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Comment by Dione Smith
11am 26 Jun 2018

Thanks to you both for giving an encouraging example of a reasoned and respectful argument (well, a respectful defence) in the public sphere. When different perspectives / opposing values meet, respectful articulation of one's own position, respectful engagement with / listening to the other, and ultimately respecting each side's limits is a win for integrity, whether or not negotiations lead to a joint endeavour.

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Comment by A'an Suryana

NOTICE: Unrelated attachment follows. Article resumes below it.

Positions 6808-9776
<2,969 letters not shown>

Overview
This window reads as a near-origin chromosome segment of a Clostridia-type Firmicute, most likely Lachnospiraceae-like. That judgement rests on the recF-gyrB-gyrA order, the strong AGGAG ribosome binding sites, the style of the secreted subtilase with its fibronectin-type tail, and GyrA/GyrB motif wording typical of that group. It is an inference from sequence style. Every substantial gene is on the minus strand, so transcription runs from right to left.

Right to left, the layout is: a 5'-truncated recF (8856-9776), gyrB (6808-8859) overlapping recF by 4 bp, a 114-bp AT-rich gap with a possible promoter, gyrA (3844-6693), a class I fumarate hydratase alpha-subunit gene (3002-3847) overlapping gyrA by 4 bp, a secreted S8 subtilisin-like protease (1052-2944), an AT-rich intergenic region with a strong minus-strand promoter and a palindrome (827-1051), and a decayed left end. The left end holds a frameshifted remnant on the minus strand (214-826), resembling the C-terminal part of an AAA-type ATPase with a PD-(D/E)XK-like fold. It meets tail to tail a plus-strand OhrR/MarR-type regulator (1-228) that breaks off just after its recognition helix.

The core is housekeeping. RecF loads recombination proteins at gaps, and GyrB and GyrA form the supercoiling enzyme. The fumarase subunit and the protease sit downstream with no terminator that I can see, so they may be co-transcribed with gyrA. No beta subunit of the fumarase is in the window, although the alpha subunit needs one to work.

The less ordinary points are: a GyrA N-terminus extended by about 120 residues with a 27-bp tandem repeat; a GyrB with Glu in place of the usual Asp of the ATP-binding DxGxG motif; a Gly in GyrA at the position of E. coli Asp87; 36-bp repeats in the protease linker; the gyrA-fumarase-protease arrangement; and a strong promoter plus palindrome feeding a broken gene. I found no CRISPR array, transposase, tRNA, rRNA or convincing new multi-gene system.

11.15am 26 Jun 2018

I fully support ANU's standpoint. Academic autonomy shall not be compromised.

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Comment by Tony Kevin
11.45am 26 Jun 2018

A clear and well argued statement by Brian Schmidt and Gareth Evans. Despite my personal respect for Simon Haines - I have none for Tony Abbott - this statement convinces me. The constant repetition of mistruth and prejudice does not make it true. Case in point - the West's current wave of Russophobia. If this course ever comes to fruition anywhere in Australia, I would love to give a seminar on this relevant topic.

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Comment by Gwen Wilcox
12.15pm 26 Jun 2018

Thank you for this explanation. I imagined this was your rationale for rejection. Have you asked for this to be published in the Australian and Fairfax media?